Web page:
“Technically, it is possible,” said Chirvani Abdoullaev, “but it lacks commercial sense.” Venezuelan crude oil is generally heavier than Russian, which raises basic question marks over the economic sense of transporting it all the way to Belarus. To make matters worse, Belarus is land-locked and, as such, would have to negotiate the use of a port in a neighboring country and have the oil delivered via railway or a new pipeline. “This is additional cost and if you do that then you become dependent on somebody else – maybe Latvia, Lithuania, or Poland,” said Abdoullaev. Moreover, in order refine Venezuela’s heavier crude, Belarus would have to invest substantially in upgrading its oil refineries.

So what was the Belarusian president even doing in Venezuela? “Lukashenko went to Venezuela because he has been on friendly terms with Chavez for a long time. I think he chose the timing to avoid the meeting with Putin,” said Romanchuk. Lukashenko has good reason to go to South America to buttress Belarusian business projects, said Romanchuk, but that was not the reason he chose to go at such a crucial time in Belarus-Russia relations. “Lukashenko is nervous about the future of the Customs Union and his own economy. His actions can therefore be best described as – ‘procrastination.’ He is procrastinating in order not to have to make painful decisions,” said Romanchuk. For the time being relations therefore show no sign of warming.

For all their formal ties in a Customs Union and Union State, Belarus and Russia have a range of issues they disagree on. Not least is Moscow’s continued impatience with Minsk for not recognizing the independence of the breakaway Georgian regions of South Ossetia and Abkhazia. Putin irritably brought the issue up at the session of the Union State in Brest yesterday. “We have always favored an improvement of Belarus' ties with Western countries... A positive effect has already been produced,” Vladimir Putin said sarcastically in reference to Belarus’ non-recognition of Abkhazia and South Ossetia, RIA Novosti reported.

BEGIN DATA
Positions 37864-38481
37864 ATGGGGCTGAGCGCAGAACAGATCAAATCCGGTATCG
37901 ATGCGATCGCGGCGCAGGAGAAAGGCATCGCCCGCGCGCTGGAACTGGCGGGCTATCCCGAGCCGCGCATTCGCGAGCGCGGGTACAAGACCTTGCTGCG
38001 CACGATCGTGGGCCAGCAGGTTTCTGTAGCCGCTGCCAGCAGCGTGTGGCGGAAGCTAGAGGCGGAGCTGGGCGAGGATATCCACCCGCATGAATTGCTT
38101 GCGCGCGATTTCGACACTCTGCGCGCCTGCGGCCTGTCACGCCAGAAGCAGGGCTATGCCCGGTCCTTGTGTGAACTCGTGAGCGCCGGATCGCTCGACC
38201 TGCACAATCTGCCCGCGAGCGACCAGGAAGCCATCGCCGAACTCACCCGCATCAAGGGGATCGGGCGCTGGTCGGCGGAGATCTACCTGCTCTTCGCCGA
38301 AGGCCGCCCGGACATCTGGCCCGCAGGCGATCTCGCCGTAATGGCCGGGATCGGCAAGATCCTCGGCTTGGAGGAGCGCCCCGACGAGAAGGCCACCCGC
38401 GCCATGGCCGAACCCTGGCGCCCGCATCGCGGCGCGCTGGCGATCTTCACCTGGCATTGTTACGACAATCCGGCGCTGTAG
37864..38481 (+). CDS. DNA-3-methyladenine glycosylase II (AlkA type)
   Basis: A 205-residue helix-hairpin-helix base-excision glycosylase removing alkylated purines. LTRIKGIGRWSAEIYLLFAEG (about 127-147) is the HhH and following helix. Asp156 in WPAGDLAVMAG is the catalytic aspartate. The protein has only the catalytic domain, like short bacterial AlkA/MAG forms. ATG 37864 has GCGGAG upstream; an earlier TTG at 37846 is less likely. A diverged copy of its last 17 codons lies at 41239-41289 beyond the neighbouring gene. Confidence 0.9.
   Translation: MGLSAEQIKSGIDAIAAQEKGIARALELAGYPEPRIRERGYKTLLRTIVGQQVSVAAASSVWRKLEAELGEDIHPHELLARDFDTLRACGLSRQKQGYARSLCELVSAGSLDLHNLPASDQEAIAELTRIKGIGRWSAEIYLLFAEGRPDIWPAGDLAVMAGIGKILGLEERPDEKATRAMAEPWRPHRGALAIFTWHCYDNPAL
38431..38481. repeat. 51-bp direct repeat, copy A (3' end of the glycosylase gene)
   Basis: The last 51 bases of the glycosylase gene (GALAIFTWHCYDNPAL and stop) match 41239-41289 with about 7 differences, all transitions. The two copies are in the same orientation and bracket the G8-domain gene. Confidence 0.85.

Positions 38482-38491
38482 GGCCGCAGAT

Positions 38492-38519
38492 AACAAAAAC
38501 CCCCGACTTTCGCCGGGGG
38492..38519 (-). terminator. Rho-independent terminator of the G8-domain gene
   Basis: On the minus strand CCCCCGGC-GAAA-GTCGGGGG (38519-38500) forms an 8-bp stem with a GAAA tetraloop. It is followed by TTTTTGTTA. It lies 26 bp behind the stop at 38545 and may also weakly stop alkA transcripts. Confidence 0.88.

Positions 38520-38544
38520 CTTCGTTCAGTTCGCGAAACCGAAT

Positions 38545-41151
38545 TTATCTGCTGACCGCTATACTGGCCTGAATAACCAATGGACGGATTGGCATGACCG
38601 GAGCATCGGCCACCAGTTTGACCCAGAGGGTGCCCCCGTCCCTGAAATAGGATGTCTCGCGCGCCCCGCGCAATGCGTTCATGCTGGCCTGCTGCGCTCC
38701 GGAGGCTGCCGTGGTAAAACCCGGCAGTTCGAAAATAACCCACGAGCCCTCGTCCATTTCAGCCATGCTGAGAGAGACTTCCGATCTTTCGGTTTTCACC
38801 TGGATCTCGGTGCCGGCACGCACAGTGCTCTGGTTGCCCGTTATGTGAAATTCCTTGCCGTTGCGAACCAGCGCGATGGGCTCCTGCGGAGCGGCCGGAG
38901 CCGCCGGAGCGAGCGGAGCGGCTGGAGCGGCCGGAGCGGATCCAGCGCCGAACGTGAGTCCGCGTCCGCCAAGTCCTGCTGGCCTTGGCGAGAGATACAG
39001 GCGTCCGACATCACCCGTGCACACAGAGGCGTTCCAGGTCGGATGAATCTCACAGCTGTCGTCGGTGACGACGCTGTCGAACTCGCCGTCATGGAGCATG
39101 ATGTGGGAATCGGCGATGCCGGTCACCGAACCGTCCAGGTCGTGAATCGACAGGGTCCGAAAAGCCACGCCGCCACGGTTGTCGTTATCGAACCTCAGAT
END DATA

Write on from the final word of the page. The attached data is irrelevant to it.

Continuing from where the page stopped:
Meanwhile, recent harassment of the opposition in Belarus suggests that the presidential campaign has already kicked off ahead of elections slated for January 2011. Minsk-based human rights group Charter ’97 yesterday reported that Belarusian police broke into their office, beat their journalists and confiscated eight computers after they published information about an opposition leader. “Just yesterday our site published the information that the leader of ‘European Belarus,’ Andrei Sannikov, will be nominated for the presidency,” Natalya Radzina, the site’s editor said in a statement on the group’s Web Site. “Today the office is ruined, journalists beaten, computers confiscated. This is both stupid and terrible. Yes, it will be harder for us to work. But we will continue our work and masked thugs with Nazi hails[sic] will not stop us,” she said.

Romanchuk said that Lukashenko’s bold trip to South America, defying none other than Putin himself, was partly designed to win over domestic support, ahead of the Belarusian presidential elections slated for January 2011. “I think Lukashenko has begun his presidential campaign. He believes that he should show to Belarusians that he is the macho person, the guy who stands up in the line of fire of the Kremlin and Putin. That’s why he ignores Putin, he only meets with Medvedev. But it’s a lousy game. The leverage is not in Lukashenko’s hands – it’s in Putin’s and the Kremlin’s hands,” said Romanchuk.